Image source: Flickr - Bernal Saborio
One of the best ways to immerse yourself in local culture is through food. While New York is full of great restaurants and markets, a more interactive option is a cooking class. From chocolate to Latin to the art butchering and beyond, there's much to explore through the palate. To help you plan your trip, here is a guide to NYC's most delicious cooking and culinary classes.
Make Your Own Chocolate
For those with a sweet tooth, Tache Artisan Chocolate offers a delicious chocolate-making class. During the 90-minute course - which takes place multiple times daily - you'll make decadent treats like chocolate bars, caramel kisses, and mustache lollipops, although you're also welcome to invent your own creation. Once finished, package your work with beautiful handmade boxes and bags to take home along with sheets containing recipes and tips. Bonus: While you work, local cocoas, coffees, teas, and ciders are offered.
Cheesemonger For A Day
No trip to NYC would be complete without a trip to Murray's Cheese Shop, a Big Apple institution, especially for those who like cheese. While visiting their stinky store - which also sells specialty and prepared foods and kitchen gifts - is an experience in itself, the culinary classes enhance the experience. Some to choose from include Cheese 101, Mozzarella Making and American Craft Beer and Cheese. Bonus: If you enjoy wine, Murray's has teamed up with City Winery to offer courses on cheese and wine pairing.
Class prices typically range from $70 to $85 per person, per class. Click here to view their class calendar.
Basics Of Butchering
For a unique food-themed class, The Meat Hook features culinary classes for those interested in learning the fine art of butchering. A good cut of meat doesn't come from simply throwing down a knife any which way. It takes precision and skill, which is exactly what you'll learn during classes like Knife Skills, Sausage Making and Meats: Cooking With Confidence. The Meat Hook is a partner of Brooklyn Kitchen - they have the same owners - so some classes beyond pure carnivorous options include Spicy Sichuan Cooking, Doughnuts, Thai Street Food, and Taste of Spain. Often, they'll have local guests teachers come share tasty knowledge, like Roberta's Pizza for a pizza-making class and McClure's Pickles for a pickling course.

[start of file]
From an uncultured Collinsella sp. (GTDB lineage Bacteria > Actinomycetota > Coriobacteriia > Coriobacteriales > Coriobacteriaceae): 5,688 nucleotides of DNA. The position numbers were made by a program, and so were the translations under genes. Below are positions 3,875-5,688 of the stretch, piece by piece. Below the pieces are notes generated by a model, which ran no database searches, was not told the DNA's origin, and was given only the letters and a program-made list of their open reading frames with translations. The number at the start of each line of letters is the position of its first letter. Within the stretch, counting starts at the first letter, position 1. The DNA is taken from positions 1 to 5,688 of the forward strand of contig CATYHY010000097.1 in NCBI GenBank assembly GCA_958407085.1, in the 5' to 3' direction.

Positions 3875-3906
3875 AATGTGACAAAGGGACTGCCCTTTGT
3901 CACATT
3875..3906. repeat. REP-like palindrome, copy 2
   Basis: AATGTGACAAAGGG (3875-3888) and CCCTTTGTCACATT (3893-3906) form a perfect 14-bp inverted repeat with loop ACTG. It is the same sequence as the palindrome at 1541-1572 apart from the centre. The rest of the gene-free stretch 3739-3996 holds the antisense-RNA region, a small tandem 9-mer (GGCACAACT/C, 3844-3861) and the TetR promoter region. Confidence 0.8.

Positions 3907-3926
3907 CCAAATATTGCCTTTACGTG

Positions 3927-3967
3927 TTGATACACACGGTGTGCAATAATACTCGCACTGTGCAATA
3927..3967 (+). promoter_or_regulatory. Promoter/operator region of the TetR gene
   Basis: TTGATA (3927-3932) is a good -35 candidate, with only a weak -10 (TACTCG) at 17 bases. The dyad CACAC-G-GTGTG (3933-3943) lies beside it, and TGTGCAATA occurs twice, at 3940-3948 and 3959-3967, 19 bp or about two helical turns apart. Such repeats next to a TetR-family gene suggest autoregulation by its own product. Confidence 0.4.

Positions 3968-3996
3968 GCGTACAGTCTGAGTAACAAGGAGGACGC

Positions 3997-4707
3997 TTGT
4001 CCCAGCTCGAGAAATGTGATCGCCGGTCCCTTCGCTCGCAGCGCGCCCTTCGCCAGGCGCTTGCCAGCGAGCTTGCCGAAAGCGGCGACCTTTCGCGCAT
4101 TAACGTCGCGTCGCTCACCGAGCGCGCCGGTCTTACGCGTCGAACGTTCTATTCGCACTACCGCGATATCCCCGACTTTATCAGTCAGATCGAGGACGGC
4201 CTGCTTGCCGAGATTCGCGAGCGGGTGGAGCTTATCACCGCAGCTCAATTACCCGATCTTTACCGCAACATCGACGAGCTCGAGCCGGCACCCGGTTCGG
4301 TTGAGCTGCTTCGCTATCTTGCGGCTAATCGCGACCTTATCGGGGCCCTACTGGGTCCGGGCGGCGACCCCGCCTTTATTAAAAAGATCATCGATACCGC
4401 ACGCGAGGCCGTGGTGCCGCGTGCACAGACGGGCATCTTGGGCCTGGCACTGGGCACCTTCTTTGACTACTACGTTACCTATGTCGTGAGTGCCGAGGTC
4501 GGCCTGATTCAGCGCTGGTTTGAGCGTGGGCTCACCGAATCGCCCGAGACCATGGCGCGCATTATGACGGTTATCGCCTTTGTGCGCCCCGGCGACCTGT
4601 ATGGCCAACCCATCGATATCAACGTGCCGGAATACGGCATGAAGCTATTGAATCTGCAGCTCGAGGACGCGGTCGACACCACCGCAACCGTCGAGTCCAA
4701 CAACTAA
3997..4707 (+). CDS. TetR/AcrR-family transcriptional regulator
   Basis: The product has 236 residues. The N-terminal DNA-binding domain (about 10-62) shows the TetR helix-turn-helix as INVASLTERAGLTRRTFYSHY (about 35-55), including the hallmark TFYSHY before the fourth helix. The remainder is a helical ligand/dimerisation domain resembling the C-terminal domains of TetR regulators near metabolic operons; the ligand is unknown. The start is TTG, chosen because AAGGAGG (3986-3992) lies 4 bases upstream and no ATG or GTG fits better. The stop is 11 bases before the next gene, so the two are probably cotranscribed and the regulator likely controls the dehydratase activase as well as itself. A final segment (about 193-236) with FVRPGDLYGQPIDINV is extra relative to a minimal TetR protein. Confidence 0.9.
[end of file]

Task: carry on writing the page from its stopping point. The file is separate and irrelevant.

Click here to check out the full calendar.
Make Pizza Like A Pro
For most foodies visiting NYC, a slice of the city's best pizza is a must. Luckily, you'll have the chance to go beyond simply eating it and also learn to make it. Pizza A Casa Pizza School teaches you how to bake up made-from scratch pizza - even making your own dough - before digging in yourself. What makes this class extra special is they don't simply hand you ingredients and put you to work, they educate you to the point where you will understand the different pizza cooking techniques and how to recreate the dish at home (which is great, as you also get takeaway recipes and dough). If you're not a fan of plain cheese don't worry, as instructors encourage students to get creative with their toppings. Bonus: Pizza A Casa also offers a number of couples classes focused on pizza, pasta, and white truffles. Yum!
The pizza-making class is $165 for four hours, including the chance to make up to four different pizzas.
A Wide Array Of Choices
At the Institute of Culinary Education in Manhattan, you'll be able to travel the world through culinary classes. In fact, they host over 1,500 classes each year! While they offer courses for professionals, their 12 to 16 person Recreational Cooking Classes are for those who just want to spend a few hours or days at their center. Soups, wellness, artisan bites, ethnic eats, techniques, family dining, holiday cooking - even a NY Jets Tailgating Series - are all on the menu. Some recommended classes include Artisan Doughnut Sandwiches, Spanish Surf and Turf, Essentials Of Tuscan Cooking, A World of Curries, and Umami: Building Flavor Profiles.
Both morning and evening classes are offered, ranging from one to five days. Typically, the format is the creation of dishes in small teams, with each group being assigned 2-3 items and the class ending in a family-style dinner paired with wine or beer. The average price ranges from $75 to $130.
Which of these sounds best to you?
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